Tags

, , , ,

I think that since I read it for the first time at age 9, I must have read A Tree Grows in Brooklyn about a million times. I’ve read it so many times that verbatim phrases of it sometimes come to me unbidden, exactly when they are relevant. The story of Francie Nolan, her parents, Katie and Johnny, her brother Neeley, and their struggles at the turn of the 20th century in Williamsburg, will never leave me. There’s even a musical version, which is mostly not very effective, except for this song, which is glorious.


The first copy I owned came from a used bookstore on Long Beach Island, and for years it lived under the sink in the kitchen so that I could read it while I ate. Then when I had to read it for school in eighth grade, I had to buy a shiny new Barnes and Noble copy and write my name on the side of the pages–but I was cranky about having to read my favorite book for a grade and persisted in “losing” that copy so that a new one needed to be bought. By the time I cleaned out my closet in Phoenix last October, there must have been four identical copies on the bookshelf. I’ve gotten rid of all of the old versions; now the one in my portable library is a beautifully bound volume that I bought for $12.50 in Tempe, Arizona, in 2002. (I know this for sure because there is a little “11/02” pencils onto the flyleaf.)

Anyway. I have always had a fascination with book food, even when I was little–fried apples-and-onions and rye-‘n-injun bread in Farmer Boy, scones and clotted cream and hardboiled eggs in The Secret Garden, Sara and Becky’s magical feast in the attic in A Little Princess, treacle tarts in Harry Potter. A Tree Grows In Brooklyn has, for a book about people living in abject poverty, some really great book food, from the description of the store with the charlotte russes in the window, and the tea/coffee/spices store, to the novel that Francie starts writing to spite her English teacher where she describes a sumptuous feast and all of a sudden realizes that she’s just writing about being poor and hungry in a roundabout way.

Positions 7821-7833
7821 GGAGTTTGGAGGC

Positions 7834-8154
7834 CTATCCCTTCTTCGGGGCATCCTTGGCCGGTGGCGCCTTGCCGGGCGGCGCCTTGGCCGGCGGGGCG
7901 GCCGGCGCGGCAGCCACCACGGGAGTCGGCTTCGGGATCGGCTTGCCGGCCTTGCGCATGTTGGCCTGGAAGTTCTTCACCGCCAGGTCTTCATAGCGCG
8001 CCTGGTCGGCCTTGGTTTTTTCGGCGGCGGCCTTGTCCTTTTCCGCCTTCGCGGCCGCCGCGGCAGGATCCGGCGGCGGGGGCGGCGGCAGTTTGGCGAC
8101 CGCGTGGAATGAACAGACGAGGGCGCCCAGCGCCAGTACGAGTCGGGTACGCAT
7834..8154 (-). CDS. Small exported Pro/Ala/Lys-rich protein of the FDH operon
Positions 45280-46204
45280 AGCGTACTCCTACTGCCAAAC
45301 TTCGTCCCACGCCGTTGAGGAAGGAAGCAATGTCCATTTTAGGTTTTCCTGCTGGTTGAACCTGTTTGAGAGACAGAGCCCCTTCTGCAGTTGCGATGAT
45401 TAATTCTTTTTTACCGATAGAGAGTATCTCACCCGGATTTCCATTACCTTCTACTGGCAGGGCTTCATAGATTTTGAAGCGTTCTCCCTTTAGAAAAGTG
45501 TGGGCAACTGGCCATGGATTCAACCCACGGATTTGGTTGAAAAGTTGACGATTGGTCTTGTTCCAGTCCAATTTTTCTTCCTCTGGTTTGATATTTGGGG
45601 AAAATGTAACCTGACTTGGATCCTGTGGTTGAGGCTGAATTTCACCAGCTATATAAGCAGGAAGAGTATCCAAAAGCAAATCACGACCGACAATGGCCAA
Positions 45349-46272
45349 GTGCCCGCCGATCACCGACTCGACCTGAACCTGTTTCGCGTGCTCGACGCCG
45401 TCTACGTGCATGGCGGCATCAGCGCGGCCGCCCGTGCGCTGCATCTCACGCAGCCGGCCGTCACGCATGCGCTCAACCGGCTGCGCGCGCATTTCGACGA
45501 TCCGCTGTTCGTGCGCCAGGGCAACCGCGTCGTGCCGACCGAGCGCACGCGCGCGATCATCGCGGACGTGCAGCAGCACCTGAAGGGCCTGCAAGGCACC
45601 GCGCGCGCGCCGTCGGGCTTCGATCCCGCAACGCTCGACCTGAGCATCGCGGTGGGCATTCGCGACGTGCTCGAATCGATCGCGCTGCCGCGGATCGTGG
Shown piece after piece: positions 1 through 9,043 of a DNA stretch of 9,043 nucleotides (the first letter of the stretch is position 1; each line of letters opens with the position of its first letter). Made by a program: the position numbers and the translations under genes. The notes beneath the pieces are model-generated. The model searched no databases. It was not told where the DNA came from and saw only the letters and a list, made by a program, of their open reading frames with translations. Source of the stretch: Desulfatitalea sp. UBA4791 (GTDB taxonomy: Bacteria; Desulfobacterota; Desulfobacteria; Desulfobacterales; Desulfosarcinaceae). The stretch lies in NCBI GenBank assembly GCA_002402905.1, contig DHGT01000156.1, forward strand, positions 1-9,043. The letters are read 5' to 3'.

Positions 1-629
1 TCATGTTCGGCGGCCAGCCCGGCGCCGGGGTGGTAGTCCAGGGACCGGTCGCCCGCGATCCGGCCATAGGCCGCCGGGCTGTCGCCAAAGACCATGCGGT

But tonight, after two long and excruciating train trips and a walk home in the snow, I looked at the contents of my fridge and one word popped into my head: FRICADELLEN.

It’s a funny word, I’ll grant you, and I’ve never really been sure what it means exactly. But to my brain, it means something that Katie Nolan could make out of stale bread:

“Saturday supper was a red letter meal. The Nolans had fried meat! A loaf of stale bread was made into pulp with hot water and mixed with a dime’s worth of chopped meat into which an onion had been cleavered. Salt and a penny’s worth of minced parsley were added for flavor. This was made up into little balls, fried and served with hot ketchup. These meatballs had a name, fricadellen, which was a great joke with Francie and Neeley.”

No recipe required, just follow the book! (With slight alterations–I had no stale bread, so I mixed bread crumbs with hot water, and I also left off the parsley.)

The sauce I made by draining most of the oil, reserving as many onions as I could, and adding ketchup that I had already zhuzhed up with salt, pepper and garlic powder.

And voilà! A red letter Wednesday-night meal.

Bisous,
Anne

P.S. I wrote about A Tree Grows in Brooklyn for my SAT II in Writing–on which, by the way, I got a perfect 800. At the break, the girl next to me asked what I wrote about, and I told her, and she said, “You wrote about a tree?” *facepalm*

Advertisements